Working in Tanzania: Together to the Next Level


Part three of a small series: why working with FAME’s Tanzanian (medical) staff was an honour and helped my development as a midwife.


The beauty of working with Tanzanian staff is that most of them have come a long way and have made a lot of sacrifices to get the education they needed and to make it to the point where they are right now. At FAME, these talented people get plenty of chances to develop themselves further which is pretty essential for taking health care in the country to the next level. After all, you cannot expect people to practice a better medicine than the level of education in their country has prepared them for.


It is easy to arrive as a volunteer and start criticizing the way they are doing things without seeing the bigger picture. People can be giving their best and practice according to their best knowledge and within the limitations the local setting puts on them in terms of materials, medication and diagnostic instruments; you should always wonder if you yourself would be able to do any better if you were standing in their shoes. We often don’t know how privileged we are coming from a part of the world where we get so many chances.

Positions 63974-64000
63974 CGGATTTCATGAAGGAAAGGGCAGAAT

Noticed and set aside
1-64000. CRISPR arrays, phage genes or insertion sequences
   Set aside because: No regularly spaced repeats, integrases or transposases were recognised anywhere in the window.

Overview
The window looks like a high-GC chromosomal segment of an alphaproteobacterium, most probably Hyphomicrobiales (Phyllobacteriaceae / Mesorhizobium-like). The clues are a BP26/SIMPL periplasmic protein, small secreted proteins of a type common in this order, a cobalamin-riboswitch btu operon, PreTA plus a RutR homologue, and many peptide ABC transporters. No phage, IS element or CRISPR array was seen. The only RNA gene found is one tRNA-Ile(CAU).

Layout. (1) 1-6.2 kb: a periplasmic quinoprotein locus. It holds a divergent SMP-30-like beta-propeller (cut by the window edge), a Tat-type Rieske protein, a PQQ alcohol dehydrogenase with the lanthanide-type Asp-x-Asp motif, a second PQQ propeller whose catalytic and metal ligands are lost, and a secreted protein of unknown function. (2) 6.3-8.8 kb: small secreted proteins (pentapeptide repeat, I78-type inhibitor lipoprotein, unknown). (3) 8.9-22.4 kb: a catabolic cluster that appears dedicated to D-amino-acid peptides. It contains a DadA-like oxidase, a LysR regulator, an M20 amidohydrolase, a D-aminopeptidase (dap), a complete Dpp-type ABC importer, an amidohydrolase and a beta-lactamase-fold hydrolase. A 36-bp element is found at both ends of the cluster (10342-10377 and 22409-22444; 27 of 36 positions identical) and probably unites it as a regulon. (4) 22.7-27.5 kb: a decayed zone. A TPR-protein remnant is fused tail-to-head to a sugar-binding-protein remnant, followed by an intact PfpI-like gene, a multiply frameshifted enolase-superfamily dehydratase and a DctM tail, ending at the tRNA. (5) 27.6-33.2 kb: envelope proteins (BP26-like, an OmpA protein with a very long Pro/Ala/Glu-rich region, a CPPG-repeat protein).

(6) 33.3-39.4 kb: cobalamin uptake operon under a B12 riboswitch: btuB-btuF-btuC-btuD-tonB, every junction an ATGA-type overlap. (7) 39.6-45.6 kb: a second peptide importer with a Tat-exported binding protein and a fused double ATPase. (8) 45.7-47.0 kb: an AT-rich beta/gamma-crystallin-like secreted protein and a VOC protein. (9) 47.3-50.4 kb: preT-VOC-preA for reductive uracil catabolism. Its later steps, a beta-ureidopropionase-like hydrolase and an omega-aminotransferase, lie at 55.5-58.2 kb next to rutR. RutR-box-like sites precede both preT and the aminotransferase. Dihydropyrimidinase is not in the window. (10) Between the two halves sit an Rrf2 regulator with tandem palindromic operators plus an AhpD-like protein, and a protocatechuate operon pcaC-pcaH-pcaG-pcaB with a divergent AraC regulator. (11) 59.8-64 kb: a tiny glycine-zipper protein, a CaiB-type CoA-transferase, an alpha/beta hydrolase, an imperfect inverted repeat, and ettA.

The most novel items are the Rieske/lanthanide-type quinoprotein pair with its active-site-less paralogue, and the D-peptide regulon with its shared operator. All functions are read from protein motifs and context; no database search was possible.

For me, it was inspiring and an honor to work with the local staff. They got to know my personality and knew I would speak my mind firmly when disagreeing with something, but I think they also knew that above anything, I really loved to work with them and always tried to acknowledge their individual capacities.


Due to the high numbers of births, the Tanzanian midwives have a lot of experience, especially the older ones who have been practicing all their lives. I am grateful for their help in getting me back on track in doing pelvic examinations. As students, we only got limited opportunities to practice those, and after graduating as a midwife, I haven't worked in the labor room anymore because I started to train in prenatal sonography. I really enjoyed being back in the ward and doing what I love most: guiding labor.


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Want to know more about my journey to Tanzania and the Foundation for African Medicine? Check my travel diary.

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